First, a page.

Results of our Annual Security Face-off: 2014

Bitdefender, winner of Practical Help's annual computer security face-offEvery year about this time, I make a comparison of selected internet security suites, and review the results of other trusted testers. See my testing mode below the fold. I don’t test everything that’s out there, but do test top-contenders, both free stuff and what’s sold by for-profit companies. Please note that this comparison is for Microsoft Windows computers — see below the fold for my recommendations for other computing devices. And this product recommendation is targeted to consumers and small businesses who don’t have the resources for anything more comprehensive than individual computer security. if you run a small business and want something more than this, please leave me a comment and I’ll give you more specific advice for your situation.

My last full report was in 2012, and I did a modified update in 2013. This year I reviewed six of the leading suites and Bitdefender Internet Security came out on top. The current version is 2015, and that’s what you should buy. If you already have another program providing you protection, don’t just automatically dump it for Bitdefender. Here’s a few simple considerations on whether to make a switch or not:

  1. If the product you have is a free product, you are (nearly always) getting what you pay for, i.e., less-capable security. Make the switch.
  2. If you have another commercial product for which your subscription is expired, make the switch. Same for if your subscription is within 3 months of renewal.
  3. If you have any other top-rated security suites, don’t bother to switch (unless your subscription is expiring soon). These are products from: Kaspersky, Trend Micro, AVG, Norton Security, and Avira. Of course, you’re free to make a switch if you want the best that your money can buy!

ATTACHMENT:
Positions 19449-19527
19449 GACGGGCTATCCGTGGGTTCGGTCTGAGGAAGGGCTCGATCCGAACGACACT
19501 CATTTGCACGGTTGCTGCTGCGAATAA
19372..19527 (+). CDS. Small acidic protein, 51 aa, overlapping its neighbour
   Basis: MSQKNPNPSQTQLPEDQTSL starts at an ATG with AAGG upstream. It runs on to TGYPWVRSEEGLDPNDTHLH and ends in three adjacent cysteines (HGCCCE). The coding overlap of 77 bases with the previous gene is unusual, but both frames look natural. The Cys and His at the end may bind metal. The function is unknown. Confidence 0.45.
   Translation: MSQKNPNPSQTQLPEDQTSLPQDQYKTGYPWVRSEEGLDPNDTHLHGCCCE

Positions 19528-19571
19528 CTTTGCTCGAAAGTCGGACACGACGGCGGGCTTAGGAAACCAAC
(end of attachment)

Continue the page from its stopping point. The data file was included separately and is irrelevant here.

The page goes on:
N.B. If you’re replacing another security program, be sure to uninstall it before you install Bitdefender.

If you already have Bitdefender, great! But make sure you have the latest version. Here’s how to check:

About Bitdefender Screenshot showing program version information
Click to see larger
  1. Look in the bottom-right of your screen at the notification tray of icons. Bitdefender is the capital ‘B’ icon. Right-click on it.
  2. A list will pop up, so left-click the ‘About’ menu item.
  3. Read the version and build number, which should be the same (or newer with higher numbers) as this image

You can also quickly tell if you have the 2015 version installed on your computer by looking at the notification tray icon. The 2015 version is a red square with a white capital B in it. If your icon is different (like a blue capital B with a clear background), then you have an older version. One shortcoming of Bitdefender is that they have no easy way to upgrade the program built into the software — you’ll see an ‘Update’ menu item on the list but that only gives you the latest updates for the program you have installed. To update to the latest program version, you need to:

  1. Visit and find the product you purchased (probably either the Total Security or Internet Security items on the list)
  2. Click the green ‘Download’ button on the right-side of your product and download the file to your computer.
  3. After the download completes, run the installation program (usually you double-click the file icon you just downloaded), and follow all the on-screen prompts to replace your current version with the latest version.

For your Microsoft Windows PC, you should never operate it without a working antivirus or internet security program. If you simply refuse to pay for such, you can use the free Microsoft Security Essentials program, which provides a minimum level of protection. And no matter what you do, we highly recommend you follow our Safe Computing Practices, which is part of our overall advice in Your Digital Life’s Security Checklist.

Malwarebytes LogoAnd finally, no software program or application can provide you with 100% protection. If you want to take an extra step in protecting against malware and rootkit infections, we recommend Malwarebytes Anti-Malware. That program can safely run alongside your primary security program, and comes in either a free or premium flavor. For automatic protection, you should purchase and install the premium version. Oh, and still practice safe computing!

Below the Fold


Although other contenders in my review (and other security programs I didn’t test) had bits and pieces that were better, nobody had the overall best blend of protection and unobtrusiveness than Bitdefender. I believe it comes down to what works best without bothering me, keeps me safe and secure, and doesn’t slow me down. Also-rans had varying problems with detection, false positives, clean removal, system slowdowns, and constant, annoying pop-ups.

If you’re interested, here’s how I test the security suites: